A Numbers Game
GRAND RAPIDS — State regulators are weighing a plan to add a new area code to West Michigan that would require your fingers to do a little more dialing.
A proposal filed last month with the Michigan Public Service Commission would require all callers within the 616 area code to dial 10 digits to make a call — no matter where they’re calling. Under the plan, phone companies would issue a new area code to customers requesting a new telephone number anywhere within the existing 616 code that covers West Michigan.
While such a plan, known as an overlay, has not been previously implemented in Michigan, it was proposed twice before. The MPSC in both of those cases decided against the overlay, citing public opposition among its reasons.
“There was significant opposition from the public and businesses,” MPSC spokeswoman Mary Jo Kunkle said.
The MPSC has scheduled a public hearing on the proposal for 1:30 p.m. March 19 in the Grand Rapids City Commission chambers, on the ninth floor of City Hall at 300 Monroe Ave.
In the previous cases where overlays were proposed, MPSC last year instead ordered new area codes based on geographic boundaries. In addition to public opposition, the commission felt that overlays proposed for the 810 area code in Macomb County and the 517 code in the Saginaw area would not produce enough new phone numbers far enough into the future, Kunkle said.
“The commission clearly wants to look at something that would provide the longest life possible” for area codes, she said. “This is something where we recognize there are certain adjustments on the part of the public and businesses.”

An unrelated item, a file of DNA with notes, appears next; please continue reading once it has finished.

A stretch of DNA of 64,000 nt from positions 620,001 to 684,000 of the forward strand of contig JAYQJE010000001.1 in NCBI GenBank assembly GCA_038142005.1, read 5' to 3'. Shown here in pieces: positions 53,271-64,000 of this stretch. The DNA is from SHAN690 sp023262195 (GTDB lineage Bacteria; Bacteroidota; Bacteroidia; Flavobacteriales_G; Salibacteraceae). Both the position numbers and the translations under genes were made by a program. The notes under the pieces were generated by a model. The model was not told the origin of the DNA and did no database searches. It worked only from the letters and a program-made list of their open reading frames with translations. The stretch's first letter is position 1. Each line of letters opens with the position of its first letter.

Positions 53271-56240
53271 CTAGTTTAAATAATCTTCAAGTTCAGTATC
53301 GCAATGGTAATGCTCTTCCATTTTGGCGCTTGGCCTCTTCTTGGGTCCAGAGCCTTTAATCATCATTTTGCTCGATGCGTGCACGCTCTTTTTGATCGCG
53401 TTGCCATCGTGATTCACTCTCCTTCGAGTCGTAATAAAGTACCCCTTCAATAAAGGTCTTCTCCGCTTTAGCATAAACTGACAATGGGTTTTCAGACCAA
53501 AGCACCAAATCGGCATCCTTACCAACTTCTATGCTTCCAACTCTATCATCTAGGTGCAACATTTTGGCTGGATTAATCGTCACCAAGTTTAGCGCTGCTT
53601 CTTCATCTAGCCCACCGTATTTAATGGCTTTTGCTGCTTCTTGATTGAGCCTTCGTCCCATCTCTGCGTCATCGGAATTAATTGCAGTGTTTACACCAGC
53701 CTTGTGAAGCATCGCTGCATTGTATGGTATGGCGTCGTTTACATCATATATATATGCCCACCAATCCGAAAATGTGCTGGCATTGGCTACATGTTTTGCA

The proposal filed with the MPSC includes alternative plans that offer varying overlay plans, all well as a new area code based on geographic boundaries. The present 616 area code covers all or part of 14 counties in the southwestern Lower Peninsula.
The need for new area codes nationwide is driven by the growing prevalence of technology in everyday life at home and at work. Fax machines, cell phones, pagers and computer modems all typically receive their own phone numbers.
The entrance of new local telephone service providers, which are assigned blocks of 10,000 numbers for their customers, also stretches the present system, Kunkle said.
“All of those are gobbling up a number of the numbers,” Kunkle said.
At the current rate, the 616 area code will run out of new phone numbers by the fourth quarter of this year, according to an MPSC filing on the proposal.
The logic behind overlays is that existing phone customers would not have their area code changed, alleviating the need for businesses to change letterhead, business cards and promotional materials. Everybody within the existing code, however, would have to dial 10 digits for all calls when the new code is added.
“If you’re a 616 customer, you would remain a 616 customer,” said Frank Colaco, a senior area code relief specialist with NeuStar Inc., the Washington, D.C., firm that administers number plans in North America for the telecommunications industry.
“It’s almost transparent to them, except they have to dial the new code to get to their friends and family in the same area,” Colaco said.
A geographic split, meanwhile, enables half the customers within the existing code to keep their existing numbers and only dial seven digits within the code. The problem with geographic splits, however, is those areas ultimately will need splitting again as the demand for new phone numbers grows.
“The geographic areas can only get so small,” Colaco said. “They’re continually getting chopped up smaller.”
Ameritech, the state’s largest local telephone company with 500,000 customers alone in the 616 area code, remains neutral on the debate between overlays and geographic splits as a way to generate new phone numbers.
While the company worries about the potential for confusion and inconvenience among customers whenever an area code is changed, Ameritech will accept what the MPSC decides, spokesman Mike Barnhart said.